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History shows the truth

Last week, I attended the online national conference of the Pambansang Samahan sa Sikolohiyang Pilipino, a multidisciplinary gathering of scholars of indigenous Filipino psychology. I look forward to this event every year, as they never shy away from relevant social themes and topics, and in my opinion, is an exemplar of a truly inclusive community of scholars and advocates. Despite the term Filipino psychology, it extends beyond disciplinal walls and welcomes practitioners and nonresearchers.

What I enjoy the most are the vibrant (and sometimes passionate) discussions after the presentations, something I rarely witness nowadays in the age of faceless, muted Zoom boxes. I like advocacy-based academic gatherings in general because the questions have a greater purpose: How do we solve societal ills and build a better nation for Filipinos?

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This year’s theme centered on the issue of disinformation. Dr. Luisa Camagay, an eminent historian, reminded us that “there is only one past, but many histories.” There is only one set of established facts of the past, but many ways to experience and interpret it. Let’s think of a basketball game, where one team wins and the other loses. No one can contest who was handed the win, but you will probably remember and experience the game differently based on whose side you were cheering for. Perhaps you felt triumphant and proud and felt the win was deserved. The other side might feel robbed of a win, if only because they could not accept the loss. Just as likely, maybe you’ve accepted the defeat but still feel despondent. Everyone watching, even neutral spectators, would have their own experience of the game. What one cannot contest, however, is what exactly happened in the game: the passes, the throws, the fouls. Imagine, if later on, we find out what happened behind the scenes in the locker room, which may change how we understand why the players performed the way they did.

Incorporating this new insight or information can be considered historical revisionism, which Dr. Camagay explains is actually an important process in enlarging and enriching perspectives of history. History is not stagnant, just like any science. With new information and perspectives, we can develop a richer, more accurate history. Illegitimate forms of historical revisionism, however, are historical negationism, denialism, and distortion, where facts are recklessly interpreted or where false facts are presented as true, even without legitimate evidence and corroboration.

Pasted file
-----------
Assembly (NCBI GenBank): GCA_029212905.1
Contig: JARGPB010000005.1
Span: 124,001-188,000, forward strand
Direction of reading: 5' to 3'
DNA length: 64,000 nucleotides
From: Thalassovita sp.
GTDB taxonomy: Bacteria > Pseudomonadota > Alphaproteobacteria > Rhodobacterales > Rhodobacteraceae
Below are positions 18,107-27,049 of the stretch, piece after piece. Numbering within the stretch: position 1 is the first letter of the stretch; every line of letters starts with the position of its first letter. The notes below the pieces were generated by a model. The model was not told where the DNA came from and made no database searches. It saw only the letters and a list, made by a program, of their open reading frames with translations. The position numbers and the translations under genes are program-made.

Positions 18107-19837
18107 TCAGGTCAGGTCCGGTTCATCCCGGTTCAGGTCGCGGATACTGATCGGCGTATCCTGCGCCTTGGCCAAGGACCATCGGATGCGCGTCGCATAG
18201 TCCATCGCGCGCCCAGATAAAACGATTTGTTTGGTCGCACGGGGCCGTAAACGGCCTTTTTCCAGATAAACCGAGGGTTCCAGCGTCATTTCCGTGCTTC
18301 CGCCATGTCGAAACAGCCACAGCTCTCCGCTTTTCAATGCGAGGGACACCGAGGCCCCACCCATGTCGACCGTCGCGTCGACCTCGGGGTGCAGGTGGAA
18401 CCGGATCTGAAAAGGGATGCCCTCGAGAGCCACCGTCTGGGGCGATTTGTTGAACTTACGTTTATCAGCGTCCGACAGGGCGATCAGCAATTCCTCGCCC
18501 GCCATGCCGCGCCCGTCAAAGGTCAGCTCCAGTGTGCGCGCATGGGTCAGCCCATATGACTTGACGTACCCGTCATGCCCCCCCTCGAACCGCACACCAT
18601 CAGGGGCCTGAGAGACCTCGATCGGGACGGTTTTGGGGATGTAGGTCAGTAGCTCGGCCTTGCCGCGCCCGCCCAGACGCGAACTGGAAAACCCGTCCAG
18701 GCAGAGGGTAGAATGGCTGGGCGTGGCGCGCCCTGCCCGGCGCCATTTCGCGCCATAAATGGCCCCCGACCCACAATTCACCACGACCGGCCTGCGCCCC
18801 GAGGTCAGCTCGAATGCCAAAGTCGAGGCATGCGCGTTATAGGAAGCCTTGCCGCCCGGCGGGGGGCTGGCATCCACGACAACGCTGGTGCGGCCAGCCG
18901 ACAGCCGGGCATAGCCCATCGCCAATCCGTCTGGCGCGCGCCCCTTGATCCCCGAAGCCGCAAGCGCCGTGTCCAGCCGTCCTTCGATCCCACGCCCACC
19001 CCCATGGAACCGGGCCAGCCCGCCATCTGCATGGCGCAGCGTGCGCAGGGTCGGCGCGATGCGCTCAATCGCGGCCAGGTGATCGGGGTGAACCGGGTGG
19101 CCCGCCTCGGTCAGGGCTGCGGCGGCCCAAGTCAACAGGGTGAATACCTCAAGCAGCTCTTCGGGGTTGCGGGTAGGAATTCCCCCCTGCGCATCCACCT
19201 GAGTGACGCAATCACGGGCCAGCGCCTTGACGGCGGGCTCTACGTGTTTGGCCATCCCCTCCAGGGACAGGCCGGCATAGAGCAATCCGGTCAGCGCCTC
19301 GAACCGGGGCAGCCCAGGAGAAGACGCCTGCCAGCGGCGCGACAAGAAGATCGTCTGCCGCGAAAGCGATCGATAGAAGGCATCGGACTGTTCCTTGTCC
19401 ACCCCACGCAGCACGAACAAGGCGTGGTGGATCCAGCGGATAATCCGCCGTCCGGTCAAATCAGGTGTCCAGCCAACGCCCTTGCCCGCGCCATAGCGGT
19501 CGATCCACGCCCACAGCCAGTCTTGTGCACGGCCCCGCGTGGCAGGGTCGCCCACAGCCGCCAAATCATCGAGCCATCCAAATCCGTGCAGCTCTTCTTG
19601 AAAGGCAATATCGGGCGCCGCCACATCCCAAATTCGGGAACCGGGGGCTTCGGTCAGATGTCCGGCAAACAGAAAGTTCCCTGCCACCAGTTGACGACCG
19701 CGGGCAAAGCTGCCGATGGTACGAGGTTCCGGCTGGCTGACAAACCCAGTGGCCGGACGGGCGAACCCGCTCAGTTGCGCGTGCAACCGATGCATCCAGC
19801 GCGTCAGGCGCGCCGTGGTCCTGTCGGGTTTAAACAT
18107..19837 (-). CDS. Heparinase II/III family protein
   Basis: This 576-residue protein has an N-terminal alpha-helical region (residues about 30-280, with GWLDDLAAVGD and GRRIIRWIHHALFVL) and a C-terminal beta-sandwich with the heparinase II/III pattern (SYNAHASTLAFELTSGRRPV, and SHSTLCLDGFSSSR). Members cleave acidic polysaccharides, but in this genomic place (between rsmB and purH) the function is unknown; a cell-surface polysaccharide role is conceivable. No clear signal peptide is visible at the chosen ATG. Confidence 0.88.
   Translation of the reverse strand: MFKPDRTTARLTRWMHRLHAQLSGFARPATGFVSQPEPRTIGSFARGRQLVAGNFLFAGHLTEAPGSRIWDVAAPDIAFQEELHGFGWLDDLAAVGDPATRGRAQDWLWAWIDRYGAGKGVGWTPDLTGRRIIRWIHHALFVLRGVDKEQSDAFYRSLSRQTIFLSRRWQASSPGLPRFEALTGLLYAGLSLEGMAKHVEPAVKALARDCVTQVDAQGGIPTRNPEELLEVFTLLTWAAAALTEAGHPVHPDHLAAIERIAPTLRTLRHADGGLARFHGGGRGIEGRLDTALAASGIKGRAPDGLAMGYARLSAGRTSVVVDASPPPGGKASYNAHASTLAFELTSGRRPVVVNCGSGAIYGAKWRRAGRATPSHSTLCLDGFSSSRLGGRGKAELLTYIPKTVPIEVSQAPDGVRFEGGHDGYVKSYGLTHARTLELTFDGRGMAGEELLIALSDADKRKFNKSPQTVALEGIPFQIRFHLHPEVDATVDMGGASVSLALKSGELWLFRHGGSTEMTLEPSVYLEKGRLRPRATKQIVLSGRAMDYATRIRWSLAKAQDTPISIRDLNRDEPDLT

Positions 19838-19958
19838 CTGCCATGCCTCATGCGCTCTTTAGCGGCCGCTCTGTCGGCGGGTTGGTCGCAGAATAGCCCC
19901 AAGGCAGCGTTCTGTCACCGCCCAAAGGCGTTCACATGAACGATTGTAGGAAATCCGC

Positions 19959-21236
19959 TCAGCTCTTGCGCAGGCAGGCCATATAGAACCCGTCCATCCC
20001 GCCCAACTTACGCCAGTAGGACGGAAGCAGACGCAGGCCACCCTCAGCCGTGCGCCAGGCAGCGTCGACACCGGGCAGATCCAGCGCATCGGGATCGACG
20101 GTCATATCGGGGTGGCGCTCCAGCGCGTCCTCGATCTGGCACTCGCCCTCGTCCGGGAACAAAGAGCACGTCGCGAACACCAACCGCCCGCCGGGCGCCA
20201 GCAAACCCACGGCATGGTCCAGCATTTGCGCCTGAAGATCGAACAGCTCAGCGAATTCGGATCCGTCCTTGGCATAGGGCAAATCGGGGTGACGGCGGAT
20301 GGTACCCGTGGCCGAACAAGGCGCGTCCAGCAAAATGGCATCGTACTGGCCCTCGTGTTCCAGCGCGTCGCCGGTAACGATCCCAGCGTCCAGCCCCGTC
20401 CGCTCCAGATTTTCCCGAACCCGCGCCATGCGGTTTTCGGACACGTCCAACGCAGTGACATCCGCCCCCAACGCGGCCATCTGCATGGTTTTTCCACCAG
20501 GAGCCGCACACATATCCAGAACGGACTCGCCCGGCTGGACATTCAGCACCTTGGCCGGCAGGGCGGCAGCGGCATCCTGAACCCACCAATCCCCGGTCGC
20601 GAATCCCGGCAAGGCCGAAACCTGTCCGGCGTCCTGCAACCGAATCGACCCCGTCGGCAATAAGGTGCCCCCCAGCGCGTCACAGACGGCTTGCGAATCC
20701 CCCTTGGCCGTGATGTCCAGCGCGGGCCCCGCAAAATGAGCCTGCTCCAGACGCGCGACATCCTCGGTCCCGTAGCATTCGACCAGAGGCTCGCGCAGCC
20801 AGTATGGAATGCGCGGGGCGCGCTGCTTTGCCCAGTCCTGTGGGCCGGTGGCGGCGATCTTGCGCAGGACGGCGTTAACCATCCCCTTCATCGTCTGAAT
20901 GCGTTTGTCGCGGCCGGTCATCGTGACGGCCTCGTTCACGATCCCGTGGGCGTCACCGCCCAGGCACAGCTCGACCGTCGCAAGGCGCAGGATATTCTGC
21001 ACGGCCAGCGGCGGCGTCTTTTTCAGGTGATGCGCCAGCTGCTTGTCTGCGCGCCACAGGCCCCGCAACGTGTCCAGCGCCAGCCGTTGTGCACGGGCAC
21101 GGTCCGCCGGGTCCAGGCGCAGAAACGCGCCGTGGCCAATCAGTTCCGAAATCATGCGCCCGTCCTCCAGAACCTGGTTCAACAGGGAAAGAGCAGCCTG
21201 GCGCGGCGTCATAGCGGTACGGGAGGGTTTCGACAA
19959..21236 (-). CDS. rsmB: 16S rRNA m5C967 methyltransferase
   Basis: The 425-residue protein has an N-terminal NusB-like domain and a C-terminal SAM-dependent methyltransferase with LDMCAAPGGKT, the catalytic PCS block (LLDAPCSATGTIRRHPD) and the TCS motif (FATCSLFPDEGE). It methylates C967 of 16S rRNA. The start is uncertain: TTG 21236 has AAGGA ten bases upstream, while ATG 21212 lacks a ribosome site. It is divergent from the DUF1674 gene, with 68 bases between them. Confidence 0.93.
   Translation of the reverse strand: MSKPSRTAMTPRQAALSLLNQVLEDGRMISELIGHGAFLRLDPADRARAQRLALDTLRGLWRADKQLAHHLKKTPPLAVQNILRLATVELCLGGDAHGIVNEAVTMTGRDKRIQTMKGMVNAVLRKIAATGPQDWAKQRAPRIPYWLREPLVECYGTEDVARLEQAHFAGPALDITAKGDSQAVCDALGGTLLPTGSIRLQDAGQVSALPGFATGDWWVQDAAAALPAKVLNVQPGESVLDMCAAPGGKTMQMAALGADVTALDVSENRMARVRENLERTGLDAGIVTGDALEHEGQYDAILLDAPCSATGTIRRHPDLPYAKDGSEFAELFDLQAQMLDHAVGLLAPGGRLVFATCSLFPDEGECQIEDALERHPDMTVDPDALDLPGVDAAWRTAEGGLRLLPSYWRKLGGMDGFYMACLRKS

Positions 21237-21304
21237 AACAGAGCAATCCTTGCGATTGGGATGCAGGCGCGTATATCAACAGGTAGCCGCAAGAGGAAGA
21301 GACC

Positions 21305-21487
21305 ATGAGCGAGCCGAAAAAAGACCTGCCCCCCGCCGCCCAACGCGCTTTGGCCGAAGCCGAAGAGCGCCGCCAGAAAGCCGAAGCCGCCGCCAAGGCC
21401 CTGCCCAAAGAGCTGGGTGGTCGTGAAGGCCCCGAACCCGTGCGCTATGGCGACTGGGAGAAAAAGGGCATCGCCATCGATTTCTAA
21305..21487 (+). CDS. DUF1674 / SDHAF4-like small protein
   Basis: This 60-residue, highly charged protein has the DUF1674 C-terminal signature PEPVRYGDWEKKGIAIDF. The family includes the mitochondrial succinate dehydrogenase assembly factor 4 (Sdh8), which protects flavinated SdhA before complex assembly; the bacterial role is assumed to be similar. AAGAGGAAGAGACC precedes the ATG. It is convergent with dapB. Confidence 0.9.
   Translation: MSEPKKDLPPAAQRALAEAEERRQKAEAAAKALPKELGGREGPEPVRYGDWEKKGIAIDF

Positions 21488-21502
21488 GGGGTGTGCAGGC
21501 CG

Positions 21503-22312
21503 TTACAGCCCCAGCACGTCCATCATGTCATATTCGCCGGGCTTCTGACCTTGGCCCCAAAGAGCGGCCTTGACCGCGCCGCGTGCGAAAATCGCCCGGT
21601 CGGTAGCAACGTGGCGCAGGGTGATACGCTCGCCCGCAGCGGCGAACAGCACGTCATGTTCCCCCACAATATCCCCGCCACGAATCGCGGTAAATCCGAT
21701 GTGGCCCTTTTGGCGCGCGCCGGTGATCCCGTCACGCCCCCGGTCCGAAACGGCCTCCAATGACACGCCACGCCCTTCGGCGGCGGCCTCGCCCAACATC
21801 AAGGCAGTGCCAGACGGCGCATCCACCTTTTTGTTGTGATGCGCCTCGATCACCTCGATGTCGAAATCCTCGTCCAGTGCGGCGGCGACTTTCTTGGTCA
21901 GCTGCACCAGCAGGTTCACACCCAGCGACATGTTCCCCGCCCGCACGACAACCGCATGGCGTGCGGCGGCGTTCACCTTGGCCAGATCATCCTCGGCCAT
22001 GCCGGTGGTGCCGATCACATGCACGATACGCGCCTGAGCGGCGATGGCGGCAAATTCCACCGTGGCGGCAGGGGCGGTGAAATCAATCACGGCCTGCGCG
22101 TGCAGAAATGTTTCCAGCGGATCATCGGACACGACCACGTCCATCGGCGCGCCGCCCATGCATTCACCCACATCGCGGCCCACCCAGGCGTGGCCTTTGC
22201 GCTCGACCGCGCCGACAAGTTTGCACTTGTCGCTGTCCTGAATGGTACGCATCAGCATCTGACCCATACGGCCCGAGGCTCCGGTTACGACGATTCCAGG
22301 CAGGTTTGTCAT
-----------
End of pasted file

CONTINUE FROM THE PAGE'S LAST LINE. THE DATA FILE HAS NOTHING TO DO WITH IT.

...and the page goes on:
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Using the basketball game analogy, this is akin to insisting that someone scored a three-pointer, even though it never happened, and insisting that all other spectators in the arena were actors paid to say otherwise. Think about the case of the Sandy Hook Elementary School shooting in the US, where some personalities propagated falsehoods that it was all staged and nobody died despite overwhelming evidence and footage. Close to its 10th-year anniversary, families of the victims finally got justice when Alex Jones, who promoted the conspiracy, was held liable for defamation.

Listening to a historian’s clarification of the misuse of historical revisionism in our current political landscape made me realize how much I missed out in my formative education. Back in college, I considered myself lucky that my curriculum didn’t require me to take history, having equated it to merely memorizing names, dates, and places. I see now how much that cost me, and how much it will cost our children. In the age of fake news, it is the scholarly study of history that will equip us with the ability to discern the truth. Its methods of triangulation and corroboration, as well as investigating the context and veracity of its sources, give us a glimpse on how we, as lay folks, can use these same tools to sift through the overwhelming barrage of “information.”

First, know the source. Sometimes, I wish we can just delete the “forward” button in our social media and chat clients. When we forward quotes and messages, the source usually disappears, and we lose the ability to scrutinize whether it is true. Forward things sparingly, if you really must, and first verify and declare your source so that you yourself can be a reliable source for others.

Second, know the context. Even in my own articles, quotes get pulled without context of the whole piece. This can lead to misunderstanding of my message (and most likely to generate aggressive reactions). Context also includes where the writer or speaker is coming from, as well as their intended audience. Something written for Americans may not apply for us.

Last, embrace discourse. It is not always about who’s wrong and who’s right. Richer, complex narratives are better than thin, black and white perspectives. Allow for the possibility that your own views can widen and change. Discourse allows for new synthesis of ideas to come through, bringing us closer to a shared truth.

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